He hews millstones from the same basalt used for that purpose for more than 2000 years. He understands how to cut the porous rock to open its sharp edges for grinding flour. He knows exactly how to carve the grooves in the grinding faces so the surface won’t need maintenance for many years.
As hunger for organic grains and flours increases, Strakosch is in constant demand. Customers believe stone-ground flour retains the vitamins and enzymes lost through more mechanized processes. So the artisan bends over the 2,000-pound stones, giving them just the right roughness before carving grooves at a precise, 45-degree angle.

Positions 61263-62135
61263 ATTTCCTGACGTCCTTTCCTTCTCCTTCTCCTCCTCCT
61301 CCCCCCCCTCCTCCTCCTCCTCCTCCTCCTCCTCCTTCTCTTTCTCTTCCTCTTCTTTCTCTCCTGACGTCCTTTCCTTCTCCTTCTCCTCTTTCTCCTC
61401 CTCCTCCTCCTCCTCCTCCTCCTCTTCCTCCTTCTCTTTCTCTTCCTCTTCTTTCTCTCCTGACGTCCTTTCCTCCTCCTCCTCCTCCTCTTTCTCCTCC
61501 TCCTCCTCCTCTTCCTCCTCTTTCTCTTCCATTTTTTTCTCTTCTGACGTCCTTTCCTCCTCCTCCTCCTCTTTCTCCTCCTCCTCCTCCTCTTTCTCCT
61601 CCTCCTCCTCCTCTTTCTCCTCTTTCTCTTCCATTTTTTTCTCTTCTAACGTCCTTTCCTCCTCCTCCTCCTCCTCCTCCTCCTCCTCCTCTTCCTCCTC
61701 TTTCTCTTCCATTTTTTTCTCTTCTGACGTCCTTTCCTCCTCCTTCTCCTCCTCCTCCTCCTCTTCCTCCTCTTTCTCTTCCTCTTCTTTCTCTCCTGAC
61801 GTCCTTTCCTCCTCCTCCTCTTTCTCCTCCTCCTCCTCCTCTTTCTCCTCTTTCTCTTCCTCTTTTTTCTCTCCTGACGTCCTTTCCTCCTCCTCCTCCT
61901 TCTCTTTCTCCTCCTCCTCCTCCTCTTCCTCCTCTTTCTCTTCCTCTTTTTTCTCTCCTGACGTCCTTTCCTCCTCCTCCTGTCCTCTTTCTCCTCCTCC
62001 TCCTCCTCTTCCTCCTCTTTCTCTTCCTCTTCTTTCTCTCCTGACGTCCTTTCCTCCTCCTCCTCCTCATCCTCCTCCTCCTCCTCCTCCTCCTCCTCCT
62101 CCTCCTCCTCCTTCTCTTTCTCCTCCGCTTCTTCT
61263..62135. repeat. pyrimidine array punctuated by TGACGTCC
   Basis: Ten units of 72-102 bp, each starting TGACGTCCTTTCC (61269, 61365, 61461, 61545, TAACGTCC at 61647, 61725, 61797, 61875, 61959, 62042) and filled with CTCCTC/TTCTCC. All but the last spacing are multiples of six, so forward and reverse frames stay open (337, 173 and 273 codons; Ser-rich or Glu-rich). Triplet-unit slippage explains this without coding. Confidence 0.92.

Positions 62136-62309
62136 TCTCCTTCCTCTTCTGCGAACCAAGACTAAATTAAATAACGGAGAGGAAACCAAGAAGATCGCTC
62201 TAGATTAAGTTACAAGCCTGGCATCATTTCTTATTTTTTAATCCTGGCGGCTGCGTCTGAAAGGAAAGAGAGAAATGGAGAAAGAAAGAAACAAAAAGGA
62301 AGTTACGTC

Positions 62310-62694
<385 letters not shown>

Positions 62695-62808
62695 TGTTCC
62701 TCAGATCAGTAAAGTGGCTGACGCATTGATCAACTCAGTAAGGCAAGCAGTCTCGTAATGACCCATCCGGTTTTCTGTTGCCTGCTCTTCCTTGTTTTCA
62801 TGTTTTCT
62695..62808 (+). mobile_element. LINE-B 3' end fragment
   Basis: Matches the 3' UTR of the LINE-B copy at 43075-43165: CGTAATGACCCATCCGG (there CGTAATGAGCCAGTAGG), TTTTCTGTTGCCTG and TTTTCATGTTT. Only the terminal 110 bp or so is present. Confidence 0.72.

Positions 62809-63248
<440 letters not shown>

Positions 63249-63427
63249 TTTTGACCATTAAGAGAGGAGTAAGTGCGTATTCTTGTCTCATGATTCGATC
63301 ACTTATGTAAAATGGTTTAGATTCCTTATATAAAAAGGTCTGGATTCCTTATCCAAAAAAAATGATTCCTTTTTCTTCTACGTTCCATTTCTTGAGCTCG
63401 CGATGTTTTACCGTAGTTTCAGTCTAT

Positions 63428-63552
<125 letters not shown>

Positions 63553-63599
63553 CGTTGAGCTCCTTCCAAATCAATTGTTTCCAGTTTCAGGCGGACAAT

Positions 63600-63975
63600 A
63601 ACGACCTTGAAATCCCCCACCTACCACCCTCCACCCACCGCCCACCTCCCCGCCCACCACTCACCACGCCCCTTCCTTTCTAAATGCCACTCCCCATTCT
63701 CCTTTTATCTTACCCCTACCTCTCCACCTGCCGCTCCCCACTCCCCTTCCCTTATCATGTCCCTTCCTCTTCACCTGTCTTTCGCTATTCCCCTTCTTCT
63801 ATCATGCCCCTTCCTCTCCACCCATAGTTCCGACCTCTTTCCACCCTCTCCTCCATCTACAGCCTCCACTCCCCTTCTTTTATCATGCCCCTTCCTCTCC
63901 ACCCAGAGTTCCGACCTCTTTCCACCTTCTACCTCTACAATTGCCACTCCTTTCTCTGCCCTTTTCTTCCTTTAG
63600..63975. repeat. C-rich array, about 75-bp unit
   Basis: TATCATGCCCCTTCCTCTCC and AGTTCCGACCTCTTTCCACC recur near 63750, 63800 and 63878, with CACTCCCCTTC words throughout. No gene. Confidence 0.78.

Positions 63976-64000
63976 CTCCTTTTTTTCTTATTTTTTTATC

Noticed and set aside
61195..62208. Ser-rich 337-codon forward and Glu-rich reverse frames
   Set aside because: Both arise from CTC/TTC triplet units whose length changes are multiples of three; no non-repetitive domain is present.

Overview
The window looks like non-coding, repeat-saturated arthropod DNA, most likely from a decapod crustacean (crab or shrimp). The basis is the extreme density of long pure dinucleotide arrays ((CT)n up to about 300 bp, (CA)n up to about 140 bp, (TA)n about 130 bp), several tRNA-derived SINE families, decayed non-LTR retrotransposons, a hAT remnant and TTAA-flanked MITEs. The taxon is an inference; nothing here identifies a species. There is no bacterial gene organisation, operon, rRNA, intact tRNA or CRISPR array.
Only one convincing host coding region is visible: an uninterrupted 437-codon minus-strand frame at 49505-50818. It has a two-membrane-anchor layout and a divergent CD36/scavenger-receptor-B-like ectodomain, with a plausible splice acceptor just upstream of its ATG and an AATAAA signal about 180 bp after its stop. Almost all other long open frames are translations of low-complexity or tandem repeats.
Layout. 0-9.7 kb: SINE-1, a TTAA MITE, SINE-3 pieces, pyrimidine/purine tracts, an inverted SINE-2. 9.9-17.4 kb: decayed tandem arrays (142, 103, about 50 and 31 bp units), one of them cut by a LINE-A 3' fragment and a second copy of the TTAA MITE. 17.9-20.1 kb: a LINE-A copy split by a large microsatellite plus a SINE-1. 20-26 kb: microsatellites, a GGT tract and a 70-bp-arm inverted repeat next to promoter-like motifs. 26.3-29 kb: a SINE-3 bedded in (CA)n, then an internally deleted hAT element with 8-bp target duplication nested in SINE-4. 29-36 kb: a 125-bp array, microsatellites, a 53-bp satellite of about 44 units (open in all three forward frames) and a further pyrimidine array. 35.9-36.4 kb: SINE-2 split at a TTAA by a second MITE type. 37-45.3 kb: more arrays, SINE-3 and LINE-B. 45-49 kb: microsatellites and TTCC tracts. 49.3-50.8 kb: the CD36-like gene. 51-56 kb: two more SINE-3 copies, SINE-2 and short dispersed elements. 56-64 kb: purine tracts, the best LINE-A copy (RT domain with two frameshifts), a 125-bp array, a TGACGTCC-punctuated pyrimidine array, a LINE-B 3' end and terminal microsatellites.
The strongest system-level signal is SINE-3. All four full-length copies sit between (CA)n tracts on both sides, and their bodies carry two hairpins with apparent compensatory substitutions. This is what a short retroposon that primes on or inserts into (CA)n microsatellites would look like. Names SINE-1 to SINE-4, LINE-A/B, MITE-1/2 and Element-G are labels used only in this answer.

He worked in a mill before learning the trade he practices now. Intrigued by the stones, he went in search of someone to teach him how to carve them. The last two millstone master craftsmen taught him the skill that was in their minds and bodies.
With no texts to pass on and no schools for millstone masons, the craft could die with him. Fortunately, there is hope for the next generation. A 27-year-old stonemason, Andre Rössner, does not want the trade to disappear. If his interest becomes his passion, the wheels will continue to grind flour.[Thanks to Derek Fournier for sending me the link.]